I once thought that only the Brit guitarists could play this kind of blues rock. Emmett shows that Canadians are more than capable.

And how good are the lines “I’m too old to get hurt baby, Oh but I’m young enough, young enough to cry”.

Just A Game

And that slowed down tempo from “Movin On” which reminds me of The Beatles kicks off the title track. It has enough of a progressive touch to make me listen. And the lyrics are the reason why this song grabs me.

But the corporate strings that make them dance
Lead up to an ivory tower

We sing the song of the corporation daily, so we turn to music as an escape, only to see our heroes suffer the same fate.

And those bosses who we dance for, and pretend to like, live in a world so fake and so out of touch with reality.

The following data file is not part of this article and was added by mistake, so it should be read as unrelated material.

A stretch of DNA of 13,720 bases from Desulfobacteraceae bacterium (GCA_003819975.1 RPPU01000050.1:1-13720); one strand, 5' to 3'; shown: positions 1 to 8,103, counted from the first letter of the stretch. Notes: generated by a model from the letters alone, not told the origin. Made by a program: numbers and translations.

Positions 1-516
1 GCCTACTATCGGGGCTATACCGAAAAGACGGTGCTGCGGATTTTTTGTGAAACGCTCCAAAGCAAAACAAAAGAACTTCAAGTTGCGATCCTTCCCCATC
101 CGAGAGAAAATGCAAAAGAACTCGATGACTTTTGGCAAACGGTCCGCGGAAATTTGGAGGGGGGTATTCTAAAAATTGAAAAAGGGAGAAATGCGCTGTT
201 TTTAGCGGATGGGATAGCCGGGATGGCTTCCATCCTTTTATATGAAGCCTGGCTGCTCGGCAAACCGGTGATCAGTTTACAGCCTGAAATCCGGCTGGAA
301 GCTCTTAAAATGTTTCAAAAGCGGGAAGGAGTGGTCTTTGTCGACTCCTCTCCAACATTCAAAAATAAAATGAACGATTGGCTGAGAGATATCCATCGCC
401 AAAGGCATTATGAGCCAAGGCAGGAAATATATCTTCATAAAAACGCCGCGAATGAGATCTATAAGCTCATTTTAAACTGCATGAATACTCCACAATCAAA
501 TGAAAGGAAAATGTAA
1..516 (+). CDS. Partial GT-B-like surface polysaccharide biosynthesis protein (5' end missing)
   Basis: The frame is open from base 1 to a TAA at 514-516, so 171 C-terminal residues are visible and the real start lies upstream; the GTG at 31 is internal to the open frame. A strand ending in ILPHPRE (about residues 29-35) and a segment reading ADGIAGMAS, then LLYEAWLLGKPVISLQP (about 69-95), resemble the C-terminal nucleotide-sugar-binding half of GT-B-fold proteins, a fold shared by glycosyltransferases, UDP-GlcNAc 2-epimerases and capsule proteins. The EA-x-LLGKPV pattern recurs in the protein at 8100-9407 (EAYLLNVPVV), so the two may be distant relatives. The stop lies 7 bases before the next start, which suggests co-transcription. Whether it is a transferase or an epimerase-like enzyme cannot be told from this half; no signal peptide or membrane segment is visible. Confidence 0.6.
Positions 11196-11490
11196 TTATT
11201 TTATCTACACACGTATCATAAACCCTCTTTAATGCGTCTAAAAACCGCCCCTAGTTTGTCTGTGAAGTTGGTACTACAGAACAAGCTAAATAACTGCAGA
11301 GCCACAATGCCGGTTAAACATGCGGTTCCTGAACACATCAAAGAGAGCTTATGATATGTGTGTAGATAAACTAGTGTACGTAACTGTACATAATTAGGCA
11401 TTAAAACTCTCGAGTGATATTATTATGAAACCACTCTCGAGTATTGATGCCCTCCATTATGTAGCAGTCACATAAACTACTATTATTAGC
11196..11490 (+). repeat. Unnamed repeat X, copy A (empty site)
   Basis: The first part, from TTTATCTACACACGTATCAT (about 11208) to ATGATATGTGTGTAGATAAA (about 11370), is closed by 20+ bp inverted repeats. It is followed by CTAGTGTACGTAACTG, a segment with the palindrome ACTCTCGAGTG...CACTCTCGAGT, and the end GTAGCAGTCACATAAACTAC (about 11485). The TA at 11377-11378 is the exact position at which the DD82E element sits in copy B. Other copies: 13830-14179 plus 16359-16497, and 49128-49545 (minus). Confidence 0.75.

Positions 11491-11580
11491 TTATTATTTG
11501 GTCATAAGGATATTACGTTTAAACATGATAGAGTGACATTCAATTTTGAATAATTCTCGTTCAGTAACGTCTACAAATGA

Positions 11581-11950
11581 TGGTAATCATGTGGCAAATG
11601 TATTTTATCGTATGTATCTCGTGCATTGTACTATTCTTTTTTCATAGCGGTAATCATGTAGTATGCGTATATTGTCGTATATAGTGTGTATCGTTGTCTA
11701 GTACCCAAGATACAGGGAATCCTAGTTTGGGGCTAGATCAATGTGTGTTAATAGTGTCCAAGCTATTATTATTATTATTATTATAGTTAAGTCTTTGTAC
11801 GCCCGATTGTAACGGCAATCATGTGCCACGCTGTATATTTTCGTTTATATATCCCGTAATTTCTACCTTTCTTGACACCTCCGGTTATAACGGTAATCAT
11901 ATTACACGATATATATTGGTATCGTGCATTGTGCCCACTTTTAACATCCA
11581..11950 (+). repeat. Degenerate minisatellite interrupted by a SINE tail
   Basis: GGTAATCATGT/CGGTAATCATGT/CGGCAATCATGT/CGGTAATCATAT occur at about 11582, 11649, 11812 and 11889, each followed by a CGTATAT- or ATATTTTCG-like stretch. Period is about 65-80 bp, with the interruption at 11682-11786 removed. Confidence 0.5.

Try hard to remember all that glitters is not gold
You can pay the piper, but you cannot buy his soul

Remember the legend of the Pied Piper who abducted all of the children in the village because the people of the town refused to pay him for catching all their rats. Well if you don’t pay your debts, someone will come and collect.

It’s just a game, and all I can do…is play

Play the long game. More so now. Streaming pays over the long run and it pays forever. Be in it and get your fans to stream because no one wins by dominating the news or being the social star or TV star for a month.

Who remembers “The Voice” winners?

And the labels are here to sell the same mainstream pop, hoping that sales and dollars makes them winners. Hell, this derivative method alone killed hard rock, hair metal and whatever kind of metal you want to call it back at the start of the 90s. A market saturated with rubbish is due to be cleaned up.

What you do choose, now, what do you believe, now
Who are you gonna trust?
All you dreams and fancy schemes
Just crumble into dust